You can also attach a carabiner to the pull handle to hang it, like this Black Diamond Mini Pearabiner Screwgate Locking Carabiner from REI Co-op.
Always have at least 2 carabiners clipped onto your pack. You never know when they'll come in handy, but they will, trust me!
Compression sacks are different from stuff sacks because they have at least 3 straps that run from one end to the other, with a handle on each that you pull as tightly as possible.
Water repellent compression sacks like this Sea to Summit Ultra Sil Compression Sack are good enough if you're going to keep the sack inside of your waterproof backpack or double walled tent at all times.
Step up to water proof compression sacks like these if you absolutely want to remove the possibility of moisture.
I use three different volumes (color coded) of compression sacks on my trips to segregate my socks and underwear, bulkier clothing, and sleeping bag.
Let the name reassure you that whatever you put into it - food, socks, maps, electronics - will stay dry.
But expect to pay more for this reassurance, because the materials need to be durable and able to omit water under tough conditions.
my humble opinion, investing a few more dollars into a dry bag gives me
peace of mind as I'm packing a backpack to head off into the wilds.
bags make great food storage containers that you can hang easily with a
D ring on one end, or a carabiner that you bring along (see above for a
Not sure about food handling precautions at your campsite?
You don't need a compression dry bag for food (crunch!), but this
It also has a vent that helps drive air out, sparing you the indignity of kneeling on the bag.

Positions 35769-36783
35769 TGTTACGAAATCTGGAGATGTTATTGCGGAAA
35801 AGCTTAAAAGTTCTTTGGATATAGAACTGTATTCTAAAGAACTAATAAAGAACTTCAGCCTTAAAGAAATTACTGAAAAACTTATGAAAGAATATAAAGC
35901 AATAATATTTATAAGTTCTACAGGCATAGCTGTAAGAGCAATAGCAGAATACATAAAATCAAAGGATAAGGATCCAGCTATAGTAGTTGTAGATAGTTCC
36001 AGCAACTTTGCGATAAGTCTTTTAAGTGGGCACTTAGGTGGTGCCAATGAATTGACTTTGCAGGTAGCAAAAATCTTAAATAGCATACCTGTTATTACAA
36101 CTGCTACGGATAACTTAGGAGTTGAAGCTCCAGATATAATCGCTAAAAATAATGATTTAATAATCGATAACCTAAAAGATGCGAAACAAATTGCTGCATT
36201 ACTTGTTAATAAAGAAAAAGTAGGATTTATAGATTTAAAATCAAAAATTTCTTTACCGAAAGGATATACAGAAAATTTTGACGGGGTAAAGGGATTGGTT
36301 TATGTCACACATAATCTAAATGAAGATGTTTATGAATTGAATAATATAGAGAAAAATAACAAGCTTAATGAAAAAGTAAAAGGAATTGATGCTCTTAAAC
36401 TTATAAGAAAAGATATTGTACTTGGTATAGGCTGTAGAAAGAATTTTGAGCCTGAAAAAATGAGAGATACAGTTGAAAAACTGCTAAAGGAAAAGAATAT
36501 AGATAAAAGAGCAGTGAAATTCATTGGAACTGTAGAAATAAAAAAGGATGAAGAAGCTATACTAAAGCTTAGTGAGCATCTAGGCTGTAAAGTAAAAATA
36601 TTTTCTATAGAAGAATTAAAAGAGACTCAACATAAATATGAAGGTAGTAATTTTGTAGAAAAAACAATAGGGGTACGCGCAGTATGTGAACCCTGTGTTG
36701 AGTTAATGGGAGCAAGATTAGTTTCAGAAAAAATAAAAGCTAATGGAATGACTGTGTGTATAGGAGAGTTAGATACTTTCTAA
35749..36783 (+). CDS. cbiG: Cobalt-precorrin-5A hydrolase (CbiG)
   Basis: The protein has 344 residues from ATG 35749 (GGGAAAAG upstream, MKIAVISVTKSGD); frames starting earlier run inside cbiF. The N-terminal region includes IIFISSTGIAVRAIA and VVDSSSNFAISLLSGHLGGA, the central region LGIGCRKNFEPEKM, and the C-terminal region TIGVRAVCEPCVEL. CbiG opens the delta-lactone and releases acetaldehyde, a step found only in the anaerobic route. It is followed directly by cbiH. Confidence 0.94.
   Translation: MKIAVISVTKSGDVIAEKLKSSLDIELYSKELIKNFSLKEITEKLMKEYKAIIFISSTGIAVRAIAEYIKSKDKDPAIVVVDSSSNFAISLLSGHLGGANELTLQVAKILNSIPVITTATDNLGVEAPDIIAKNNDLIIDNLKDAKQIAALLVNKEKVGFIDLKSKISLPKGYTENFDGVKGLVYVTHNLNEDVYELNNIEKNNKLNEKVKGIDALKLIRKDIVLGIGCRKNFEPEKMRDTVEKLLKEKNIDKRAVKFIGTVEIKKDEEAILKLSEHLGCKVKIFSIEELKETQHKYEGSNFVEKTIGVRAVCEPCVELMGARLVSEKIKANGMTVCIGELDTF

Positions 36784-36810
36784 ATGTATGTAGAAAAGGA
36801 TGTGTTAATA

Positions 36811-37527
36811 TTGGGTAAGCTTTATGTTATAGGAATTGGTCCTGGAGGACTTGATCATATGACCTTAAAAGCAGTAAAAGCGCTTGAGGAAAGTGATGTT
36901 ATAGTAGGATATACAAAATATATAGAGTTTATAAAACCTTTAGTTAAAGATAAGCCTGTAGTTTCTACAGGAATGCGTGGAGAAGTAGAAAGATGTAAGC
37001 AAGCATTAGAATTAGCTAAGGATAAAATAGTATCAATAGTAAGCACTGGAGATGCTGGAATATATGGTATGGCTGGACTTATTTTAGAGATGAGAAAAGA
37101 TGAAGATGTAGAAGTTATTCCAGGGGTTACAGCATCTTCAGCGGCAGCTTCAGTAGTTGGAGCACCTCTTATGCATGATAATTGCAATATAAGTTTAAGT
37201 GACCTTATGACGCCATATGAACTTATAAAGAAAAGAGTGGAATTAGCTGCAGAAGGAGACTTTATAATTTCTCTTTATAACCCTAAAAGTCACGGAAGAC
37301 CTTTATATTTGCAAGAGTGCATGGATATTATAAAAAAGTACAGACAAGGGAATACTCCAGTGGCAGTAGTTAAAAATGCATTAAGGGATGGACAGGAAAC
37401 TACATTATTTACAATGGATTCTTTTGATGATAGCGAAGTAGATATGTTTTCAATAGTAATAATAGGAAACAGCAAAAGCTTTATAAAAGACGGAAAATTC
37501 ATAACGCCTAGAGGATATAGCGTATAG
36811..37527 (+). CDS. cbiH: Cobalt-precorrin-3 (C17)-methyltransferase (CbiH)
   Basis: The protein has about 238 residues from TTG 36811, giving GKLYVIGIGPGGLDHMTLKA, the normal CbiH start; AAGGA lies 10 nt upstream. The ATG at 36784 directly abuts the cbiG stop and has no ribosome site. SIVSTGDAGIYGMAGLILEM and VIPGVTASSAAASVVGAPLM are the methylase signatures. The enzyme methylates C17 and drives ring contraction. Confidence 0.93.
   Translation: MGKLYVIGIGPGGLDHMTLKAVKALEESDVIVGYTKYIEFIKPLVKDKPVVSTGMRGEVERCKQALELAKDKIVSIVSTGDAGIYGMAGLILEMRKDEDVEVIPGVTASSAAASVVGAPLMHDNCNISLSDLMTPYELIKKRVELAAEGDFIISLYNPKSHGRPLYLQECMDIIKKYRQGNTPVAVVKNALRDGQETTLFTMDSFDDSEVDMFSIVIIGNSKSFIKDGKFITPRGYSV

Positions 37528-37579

Be sure to turn down the top on a dry bag at least 3 times to ensure a watertight seal, and keep it away from sharp rocks.
For a compression dry sack that is as lightweight as possible, try this Sea to Summit Ultra-Sil Compression Dry Sack.
It makes packing a backpack even easier.
Now that you've tamed your volume problem, turn your attention to putting your gear into your pack.
We'll assume that you have a top loading backpack, and that you're packing a backpack at home rather than at a campsite.
Your spine is what's most important here.
Use it as a reference point to steer by as you are packing a backpack.
Now let's get to work.
Now shift your attention to your center of gravity - the area closest to your spine.
Heavy items like food and water (hydration reservoir) should be layered above that bottom layer near your back.
To keep these heavier items from shifting, stuff more clothing or your tent/rain fly/tarp around them.
Always segregate your fuel bottle from your food:
If you use an inexpensive roll up sleeping bag pad like this one, you will attach it to the outside of the pack with straps when you're all done packing a backpack.